This article is published on The Guardian - Comment is Free
It has been two months since the brutal murder of Hannah Witheridge and David Miller on the Thai island of Koh Tao. The Thai authorities’ handling of the case has caused additional heartbreak for the victims’ families and damaged Thailand’s reputation as a tourist destination. It has also exposed the brutality of the country’s flawed justice system.
The beginning was awful enough. Two young British citizens on the holiday of their dreams went out to the beach one evening, and never came back alive. Two days later, the head of Thailand’s military regime, who had taken power in a May 2014 coup, responded insensitively by advising female tourists not to wear bikinis on the beach in order to stay safe.
Under mounting pressure, the Thai police rapidly announced that they had identified two suspects – conveniently, also foreigners; they were young migrant workers from neighbouring Myanmar, who had apparently confessed to the crime not too long after they were arrested.
But then the case began to disintegrate. Thai internet users raised substantial questions concerning the official version of events. Allegations surfaced that the suspects had been tortured or physically mistreated by police, and their lawyers eventually retracted their confessions. The British Foreign Office summoned a Thai diplomat, while Myanmar and human rights lawyers expressed grave concerns. Yet the Thai junta insisted that the correct culprit has been caught, and the police warned that social media criticism on the case can constitute a crime.
A hundred thousand people signed an online petition asking for an independent investigation. By early November, Thai prosecutors said the two Myanmar men will remain locked up while the investigation is not ready for trial, whereas the Thai human rights body conveniently postponed its inquiry due to scheduling issues.
What happens in the case of Hanna and David are not exclusive to foreigners. Many Thais each day struggle to find access to justice and their plight are often unheard of. The recent military coup and the imposition of martial law however has heightened the concern on how Thais are facing justice under military court jurisdiction.
In October, a Thai military court sentenced two anti-coup civilians to jail on suspended sentence. Chainarin Kularbum was given a three-month suspended sentence for joining a public anti-coup crowd which was larger than five – the limit set by the military regime, while Yodyiam Srimanta received a six-month suspended sentence for not reporting to the junta's summon – one of military practices introduced by the regime to curb civilian dissenters.
There is no appeal available for Chainarin and Yodyiam, and to make the matter worse, the military court ordered all observers not take notes during the trial while the junta regularly warns media to restrict any criticisms.
In another recent case, two university students Patiwat Saraiyaem, 23 and Pornthip Munkong, 25, were arrested and held without bail for over three months before a charge could be brought. One might question if they are serial offenders posing flight risk or threats against witness. After all what they did was staging a fictional play at a university, but seen by the police as lèse majesté or defamation of the monarch.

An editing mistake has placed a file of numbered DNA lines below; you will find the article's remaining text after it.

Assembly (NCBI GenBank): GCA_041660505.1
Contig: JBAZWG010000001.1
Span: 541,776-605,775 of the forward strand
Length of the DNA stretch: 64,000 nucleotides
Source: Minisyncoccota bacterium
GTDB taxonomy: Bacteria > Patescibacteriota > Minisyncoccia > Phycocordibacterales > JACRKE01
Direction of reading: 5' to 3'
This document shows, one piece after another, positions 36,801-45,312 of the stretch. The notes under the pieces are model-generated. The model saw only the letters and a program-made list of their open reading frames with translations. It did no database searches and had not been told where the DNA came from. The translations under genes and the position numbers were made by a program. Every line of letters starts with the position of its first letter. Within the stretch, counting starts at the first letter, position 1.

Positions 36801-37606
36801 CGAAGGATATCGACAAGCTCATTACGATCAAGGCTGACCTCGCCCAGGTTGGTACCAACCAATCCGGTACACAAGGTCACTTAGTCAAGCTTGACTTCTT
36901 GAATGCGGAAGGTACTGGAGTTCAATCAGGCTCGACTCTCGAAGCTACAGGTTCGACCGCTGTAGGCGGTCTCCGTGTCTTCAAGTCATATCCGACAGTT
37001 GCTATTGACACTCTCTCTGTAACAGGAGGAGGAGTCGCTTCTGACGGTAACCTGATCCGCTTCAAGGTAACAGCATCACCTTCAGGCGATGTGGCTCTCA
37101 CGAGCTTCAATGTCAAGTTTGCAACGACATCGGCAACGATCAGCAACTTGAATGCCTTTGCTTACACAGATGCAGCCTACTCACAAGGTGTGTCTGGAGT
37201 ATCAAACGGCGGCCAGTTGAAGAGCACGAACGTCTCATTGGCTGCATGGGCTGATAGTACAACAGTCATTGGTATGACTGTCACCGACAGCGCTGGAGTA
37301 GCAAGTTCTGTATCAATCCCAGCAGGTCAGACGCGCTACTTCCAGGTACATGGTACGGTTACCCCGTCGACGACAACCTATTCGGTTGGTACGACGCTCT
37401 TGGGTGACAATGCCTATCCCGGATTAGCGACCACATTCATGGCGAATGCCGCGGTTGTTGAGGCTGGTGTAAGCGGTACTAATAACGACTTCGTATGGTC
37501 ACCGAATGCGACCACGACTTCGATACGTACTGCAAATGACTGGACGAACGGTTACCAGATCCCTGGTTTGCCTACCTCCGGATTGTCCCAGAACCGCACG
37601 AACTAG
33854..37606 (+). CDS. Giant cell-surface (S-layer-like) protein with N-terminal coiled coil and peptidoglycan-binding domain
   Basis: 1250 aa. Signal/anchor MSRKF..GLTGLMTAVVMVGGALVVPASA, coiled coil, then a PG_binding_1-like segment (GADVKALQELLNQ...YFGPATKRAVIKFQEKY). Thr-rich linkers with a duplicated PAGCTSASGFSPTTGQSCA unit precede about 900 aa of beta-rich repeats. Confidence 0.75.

Even the top leaders in Thailand can’t seem to escape the problem either. In 2006, the military staged a coup to oust Prime Minister Thaksin Shinawatra and then appointed his opponents to investigate him and examine his assets, leading to controversial convictions that forced him to remain in exile.
In 2008, Thaksin’s ally and successor Samak Sundaravej was sacked as Prime Minister for hosting a cookery programme on television; this was declared to be a conflict of interest by the constitutional court whose members had been appointed after the 2006 military coup.
Then in May this year, the government led by Yingluck Shinawatra, Thaksin’s sister who also had won a democratic election, was also overthrown by the military. This followed a series of controversial judicial decisions which invalidated election results, removed the Prime Minister, and blocked the government from resolving protests which shut down Bangkok streets for several months. The military took this as their pretext to intervene, and the courts seemed to find no problem with that.
Consequently, any democratic effort to scrutinize politicians and subject them to justice system is perceived as irrelevant, as staging a coup becomes the ultimate solution. Yingluck for instance is now facing the bizarre prospect of retrospective impeachment by a post-coup assembly which could result in political ban.
Thailand is loved by many around the world but it has entered dangerous waters not merely because of its failure to prevent murder, but by its apparent disregard of fundamental rights especially in areas of access to justice. Thais too are victims in this.
Tourists from Britain and around the world count on our justice system to be fair and transparent. Now, we Thais must count on the international community to demand the return of Thai democracy and to restore the rule of law. That surely must include reforming the Thai justice system and systematically ending the injustices which it has been used to perpetuate
Verapat Pariyawong is a Visiting Scholar at SOAS, University of London. He served as Special Counsel to the Deputy Prime Minister of Thailand prior to the coup d’état of 2014.